23.07.19

The Dark Side of Your Espresso and How to Enjoy Your Morning Cup Ethically

Olivia Burton

It’s an indisputable fact that Australian’s love their coffee. In fact, we love coffee so much that three-quarters of us guzzle at least one cup of coffee a day (let’s be fair, most of us have more). It may seem like a simple hot drink, however, coffee is a hot commodity worth $2 billion every year

One cup of coffee equals 70 coffee beans, but have you ever considered where exactly your morning cappuccino came from? The journey from seed to bean is surprisingly extensive, with supply chains riddled with issues around slave labour and deforestation. 

What can we do about it without giving up espresso?

Image Jakub Dziubak on Unsplash

ethical coffee

The coffee journey 

Growing  – Coffee starts out as cherries flowering on small trees which takes about 4-7 years to grow from a seed – the Coffea species, most commonly Coffea arabica and Coffea canephora. Coffee grows in subtropical climates at high altitudes like Colombia, Guatemala, Costa Rica, etc.        

Harvesting  – The cherries (turning from green to red) take about 10 weeks to grow and are then ready to pick. They are handpicked in an extensive process, hand checking each cherry or stripping branches using mechanical tools. 

Processing – The most common processing method is removing the cherry from the seeds straight after picking, using excessively high quantities of water and enzymes over 24 hours (wet process). Once the pulp has been removed, the beans are dried in the sun and / or a machine depending on the temperature. The dry process is much simpler, just leaving the cherries to dry out in the sun leaving the bean over 4 weeks. This is mostly done in Brazil. 

Milling & Separating  – Once dried, the shell of the beans crumble off, this can be done by hand or machines to separate the bean from skin. The next step is polishing, which removes the ‘skin’ of the green bean and adds more flavour to the bean through heat. The final step involves hand sorting and cleaning beans by size and colour, in a labour-intensive process. 

Blending and roasting – The best part of the coffee process (the bit that is easily understood), the green coffee beans are transported long distances to where they are going to be sold. These beans are then blended based on complementary flavour by the roaster aka coffee expert, then roasted to a light brown. These beans are then transported to your local cafe to be freshly ground and carefully crafted to drink.

Ethics of coffee  

The largest issue with coffee supply chains is the exploitation of farmers and workers, especially since coffee is generally grown in developing countries. Coffee is well known to have a history of using child slave labour and workers on less than minimum wage. For example, in 2018 a coffee plantation in Brazil used by Starbucks was found to be using slave labour (workers didn’t even have drinking water!) This process is incredibly difficult to track, especially as the coffee plantation mentioned held certifications for safe practices and sustainable farming.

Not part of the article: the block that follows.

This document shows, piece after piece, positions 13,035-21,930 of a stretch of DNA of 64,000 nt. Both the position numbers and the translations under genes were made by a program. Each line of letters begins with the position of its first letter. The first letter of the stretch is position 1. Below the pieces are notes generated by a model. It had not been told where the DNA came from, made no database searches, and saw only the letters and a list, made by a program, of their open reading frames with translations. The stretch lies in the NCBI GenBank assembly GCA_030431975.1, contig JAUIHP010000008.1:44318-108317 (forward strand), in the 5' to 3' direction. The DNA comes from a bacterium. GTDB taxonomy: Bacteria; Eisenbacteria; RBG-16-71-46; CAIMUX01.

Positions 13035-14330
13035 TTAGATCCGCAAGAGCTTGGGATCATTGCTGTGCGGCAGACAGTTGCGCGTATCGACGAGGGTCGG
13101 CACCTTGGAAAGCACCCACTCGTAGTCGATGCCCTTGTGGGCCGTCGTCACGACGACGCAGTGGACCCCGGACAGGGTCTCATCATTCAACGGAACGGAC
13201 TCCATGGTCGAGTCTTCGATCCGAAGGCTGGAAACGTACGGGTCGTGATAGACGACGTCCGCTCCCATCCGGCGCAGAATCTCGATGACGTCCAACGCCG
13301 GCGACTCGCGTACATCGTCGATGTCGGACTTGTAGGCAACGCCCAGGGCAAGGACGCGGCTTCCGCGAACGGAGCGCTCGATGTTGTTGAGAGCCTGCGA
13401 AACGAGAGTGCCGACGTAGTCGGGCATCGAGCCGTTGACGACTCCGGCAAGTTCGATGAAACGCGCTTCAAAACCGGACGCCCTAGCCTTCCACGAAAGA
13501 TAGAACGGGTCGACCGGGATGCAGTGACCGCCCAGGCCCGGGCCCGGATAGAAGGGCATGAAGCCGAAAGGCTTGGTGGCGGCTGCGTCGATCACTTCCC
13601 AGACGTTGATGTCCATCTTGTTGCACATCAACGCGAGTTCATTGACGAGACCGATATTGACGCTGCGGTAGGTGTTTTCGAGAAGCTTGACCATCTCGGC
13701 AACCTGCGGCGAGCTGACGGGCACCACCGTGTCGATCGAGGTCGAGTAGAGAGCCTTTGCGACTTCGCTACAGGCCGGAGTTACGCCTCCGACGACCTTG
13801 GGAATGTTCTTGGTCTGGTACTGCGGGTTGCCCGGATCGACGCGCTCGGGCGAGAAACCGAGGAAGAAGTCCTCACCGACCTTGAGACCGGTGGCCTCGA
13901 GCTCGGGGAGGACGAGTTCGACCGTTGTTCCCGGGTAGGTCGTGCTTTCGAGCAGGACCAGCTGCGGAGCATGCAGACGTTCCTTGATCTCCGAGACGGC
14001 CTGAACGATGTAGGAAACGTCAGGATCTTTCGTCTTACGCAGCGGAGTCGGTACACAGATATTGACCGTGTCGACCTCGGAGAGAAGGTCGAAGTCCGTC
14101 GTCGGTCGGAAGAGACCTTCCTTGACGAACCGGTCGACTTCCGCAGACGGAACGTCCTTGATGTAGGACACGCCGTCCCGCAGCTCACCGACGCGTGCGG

What’s the alternative? Fairtrade Certified and Direct Trade coffee. Certifications are not always accurate, however, Fairtrade Certified coffee has strict regulations. Oxfam sells 100% organic Fairtrade Certified coffee from East Timor and Africa. Another option is to avoid multinational organisations like Nestle and opt for specialty coffee. Five Senses recommends opting for high-quality Arabica coffee, which is more likely to be grown ethically. For more information on purchasing ethical coffee and certifications, see The Guardian’s article here

The environmental issues with coffee production

From looking at the supply chain of coffee beans, it’s clear that there is a long chain of machine work which requires energy, land, pesticides and extensive water usage. There’s also an issue with agriculture runoff. WWF recently pointed out that 37 of the 50 countries with high deforestation, also produced coffee.  

What’s the alternative? Purchase organic coffee to avoid pesticides, herbicides and agriculture runoff. As we know, ethical does not mean organic. Deforestation and water usage is difficult to avoid as coffee trees need space and water. There are also some certifications such as Rainforest Alliance (this doesn’t mean it’s 100% eco). Also, ask your local barista about their coffee beans or go into the supermarket and pick up the packets – where do they come from and what certifications are there? 

Don’t forget the packaging 

Repeat after me – I will avoid coffee machines with pods and sachets (unless they are compostable). Coffee pods clog up landfill and possibly carcinogenic. It also contributes to our throwaway lifestyle. 

What’s the alternative? Get yourself a stovetop machine and a simple milk frother (can do by hand). If you’re getting takeaway coffee, get yourself a KeepCup to take everywhere to avoid wasteful plastic-lined cups.

Olivia Burton

Olivia is an eco-writer, producer, science graduate & ocean enthusiast. After moving from London to Sydney, she found her love for the outdoors and recycled textiles, which led her to start writing about science and sustainable fashion. Olivia is really passionate about brands using fashion for good and innovation in the industry. She now splits her time between several not-for-profit organisations in communication roles. Olivia is also a Centre for Sustainability Leadership alumni and sits on the Fashion Revolution committee for Australia & New Zealand.